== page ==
Feeds

EU ministers want new life for IP enforcement

New laws if that doesn't work, please

The Essential Guide to IT Transformation

European Union minsters have told EU governing bodies to revive plans to create a pan-EU law criminalising intellectual property infringement, and to make more use of a new body to cooperate on the enforcement of intellectual property rights.

They have also asked the European Commission to create new laws if cooperation does not work.

The Competitiveness Council, which is part of the EU Council of Ministers, has published a Resolution on the enforcement of intellectual property rights. It says that the European Commission should consider reviving a previously-proposed and much-amended Directive that sought to harmonise criminal sanctions for IP infringement across Europe.

"[The Council] invites the Commission to analyse the opportunity of submitting an amended proposal for a Directive on criminal measures aimed at combating counterfeiting and piracy," a resolution from the Council said. "This analysis must include an assessment of the extent to which action is essential to ensure the effective implementation of a Union policy in an area which has been subject to harmonisation measures, as well as an examination of the impact, costs and benefits of any new measures."

The planned Directive was first proposed in 2005 but was controversial and faced opposition and heavy amendments. The Directive stalled after a critical report by the European Parliament's Economic and Social Committee in 2007.

The Council also called for countries and EU bodies to make more use of the European Observatory on Counterfeiting and Piracy, which was established by the Commission and met for the first time last year.

If none of their recommendations work, ministers have asked the Commission to consider new anti-piracy laws.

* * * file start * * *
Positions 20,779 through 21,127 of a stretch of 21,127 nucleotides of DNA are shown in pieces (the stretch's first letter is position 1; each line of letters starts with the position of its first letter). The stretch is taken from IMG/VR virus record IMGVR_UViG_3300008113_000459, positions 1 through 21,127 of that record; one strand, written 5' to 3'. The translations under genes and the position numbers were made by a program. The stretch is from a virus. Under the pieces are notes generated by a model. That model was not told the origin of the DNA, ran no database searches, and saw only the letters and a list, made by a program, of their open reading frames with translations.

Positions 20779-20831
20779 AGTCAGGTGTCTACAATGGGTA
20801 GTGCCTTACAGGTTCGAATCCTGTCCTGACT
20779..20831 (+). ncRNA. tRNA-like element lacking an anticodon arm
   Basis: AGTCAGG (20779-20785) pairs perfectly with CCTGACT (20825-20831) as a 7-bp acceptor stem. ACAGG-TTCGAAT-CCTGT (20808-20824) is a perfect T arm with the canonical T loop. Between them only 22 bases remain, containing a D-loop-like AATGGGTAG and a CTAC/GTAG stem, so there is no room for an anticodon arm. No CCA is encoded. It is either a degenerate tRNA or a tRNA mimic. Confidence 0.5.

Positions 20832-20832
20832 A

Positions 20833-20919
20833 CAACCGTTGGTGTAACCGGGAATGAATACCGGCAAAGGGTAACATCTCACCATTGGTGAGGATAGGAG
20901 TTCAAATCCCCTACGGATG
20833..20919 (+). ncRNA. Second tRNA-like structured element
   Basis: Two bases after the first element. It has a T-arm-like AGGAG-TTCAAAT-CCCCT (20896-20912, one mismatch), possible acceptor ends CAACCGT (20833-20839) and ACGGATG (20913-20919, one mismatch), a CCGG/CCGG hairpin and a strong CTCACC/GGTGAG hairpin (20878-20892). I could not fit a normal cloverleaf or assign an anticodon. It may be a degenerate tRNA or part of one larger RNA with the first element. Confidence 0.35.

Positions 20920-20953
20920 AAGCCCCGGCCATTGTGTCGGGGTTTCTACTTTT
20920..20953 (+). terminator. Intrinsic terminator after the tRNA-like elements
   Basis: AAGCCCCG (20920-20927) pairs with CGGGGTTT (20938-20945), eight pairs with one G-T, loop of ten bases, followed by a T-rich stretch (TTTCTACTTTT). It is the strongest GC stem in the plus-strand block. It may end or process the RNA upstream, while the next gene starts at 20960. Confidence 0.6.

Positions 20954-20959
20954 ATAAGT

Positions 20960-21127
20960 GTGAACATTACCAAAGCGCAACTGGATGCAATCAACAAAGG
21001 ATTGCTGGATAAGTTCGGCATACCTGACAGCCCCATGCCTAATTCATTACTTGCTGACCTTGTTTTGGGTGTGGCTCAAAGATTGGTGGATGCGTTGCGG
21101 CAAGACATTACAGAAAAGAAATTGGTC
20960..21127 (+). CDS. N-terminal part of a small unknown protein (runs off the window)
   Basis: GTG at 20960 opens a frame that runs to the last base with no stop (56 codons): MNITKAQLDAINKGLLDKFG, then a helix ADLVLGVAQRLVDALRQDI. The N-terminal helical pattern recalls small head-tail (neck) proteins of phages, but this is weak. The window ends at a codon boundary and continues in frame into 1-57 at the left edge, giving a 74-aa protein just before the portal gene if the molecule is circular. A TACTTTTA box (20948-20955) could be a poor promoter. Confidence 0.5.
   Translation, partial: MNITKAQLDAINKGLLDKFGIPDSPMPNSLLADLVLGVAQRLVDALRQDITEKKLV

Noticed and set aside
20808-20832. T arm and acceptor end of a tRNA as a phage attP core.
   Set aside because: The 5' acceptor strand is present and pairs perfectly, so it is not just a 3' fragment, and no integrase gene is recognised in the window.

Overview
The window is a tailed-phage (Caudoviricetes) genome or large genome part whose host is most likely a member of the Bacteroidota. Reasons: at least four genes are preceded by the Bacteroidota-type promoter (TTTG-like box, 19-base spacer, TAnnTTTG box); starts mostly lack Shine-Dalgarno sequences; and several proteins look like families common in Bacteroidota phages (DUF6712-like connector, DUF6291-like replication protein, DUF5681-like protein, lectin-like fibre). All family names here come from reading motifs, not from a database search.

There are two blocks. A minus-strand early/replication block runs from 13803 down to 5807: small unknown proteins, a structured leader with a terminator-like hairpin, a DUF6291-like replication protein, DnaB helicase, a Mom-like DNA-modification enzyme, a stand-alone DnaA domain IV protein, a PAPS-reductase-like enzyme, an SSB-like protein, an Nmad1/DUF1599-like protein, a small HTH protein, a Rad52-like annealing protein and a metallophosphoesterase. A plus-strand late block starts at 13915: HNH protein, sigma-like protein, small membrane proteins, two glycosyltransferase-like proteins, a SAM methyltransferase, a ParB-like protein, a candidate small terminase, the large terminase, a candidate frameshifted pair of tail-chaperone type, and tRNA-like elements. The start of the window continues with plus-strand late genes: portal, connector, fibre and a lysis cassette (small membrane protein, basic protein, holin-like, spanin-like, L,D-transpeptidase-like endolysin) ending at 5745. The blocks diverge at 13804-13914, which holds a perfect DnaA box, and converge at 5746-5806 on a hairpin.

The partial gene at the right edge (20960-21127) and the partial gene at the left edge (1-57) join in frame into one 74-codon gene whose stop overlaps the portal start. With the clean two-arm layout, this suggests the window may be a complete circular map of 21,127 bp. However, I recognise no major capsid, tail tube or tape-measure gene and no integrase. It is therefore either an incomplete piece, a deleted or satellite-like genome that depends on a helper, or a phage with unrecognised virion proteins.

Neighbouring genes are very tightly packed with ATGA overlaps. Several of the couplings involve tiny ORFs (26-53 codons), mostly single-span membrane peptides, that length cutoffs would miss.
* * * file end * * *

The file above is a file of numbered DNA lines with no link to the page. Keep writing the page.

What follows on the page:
"In cases where stakeholders' dialogues are unable to reach agreed solutions, [the Commission should] review the situation in cooperation with Member States and... come forward with proposals for an appropriate follow-up, including proposals for legislation, if necessary and appropriate," said the Resolution.

The ministers welcomed the creation of the Observatory but asked the Commission to outline more clearly exactly what its powers and the scope of its activities will be.

They said that countries should cooperate more fully with the Observatory so that the data on which policies are based can be made more reliable.

"Member States and industry [should] provide the Observatory with available information and .. jointly develop and agree, in the context of the Observatory, on plans to collect further information and … jointly develop a common methodology for collecting data," they said.

It also asked the Observatory to publish an annual report detailing the levels of counterfeiting and piracy in the EU that year and the economic impact that activity had had.

See: The resolution (6-page/106kb pdf)

Copyright © 2010, OUT-LAW.com

OUT-LAW.COM is part of international law firm Pinsent Masons.

Build a business case: developing custom apps

More from The Register

next story
Arrr: Freetard-bothering Digital Economy Act tied up, thrown in the hold
Ministry of Fun confirms: Yes, we're busy doing nothing
'Blow it up': Plods pop round for chat with Commonwealth Games tweeter
You'd better not be talking about the council's housing plans
Help yourself to anyone's photos FOR FREE, suggests UK.gov
Copyright law reforms will keep m'learned friends busy
ONE EMAIL costs mining company $300 MEEELION
Environmental activist walks free after hoax sent share price over a cliff
Apple smacked with privacy sueball over Location Services
Class action launched on behalf of 100 million iPhone owners
UK government officially adopts Open Document Format
Microsoft insurgency fails, earns snarky remark from UK digital services head
You! Pirate! Stop pirating, or we shall admonish you politely. Repeatedly, if necessary
And we shall go about telling people you smell. No, not really
prev story

Whitepapers

Designing a Defense for Mobile Applications
Learn about the various considerations for defending mobile applications - from the application architecture itself to the myriad testing technologies.
Implementing global e-invoicing with guaranteed legal certainty
Explaining the role local tax compliance plays in successful supply chain management and e-business and how leading global brands are addressing this.
Top 8 considerations to enable and simplify mobility
In this whitepaper learn how to successfully add mobile capabilities simply and cost effectively.
Seven Steps to Software Security
Seven practical steps you can begin to take today to secure your applications and prevent the damages a successful cyber-attack can cause.
Boost IT visibility and business value
How building a great service catalog relieves pressure points and demonstrates the value of IT service management.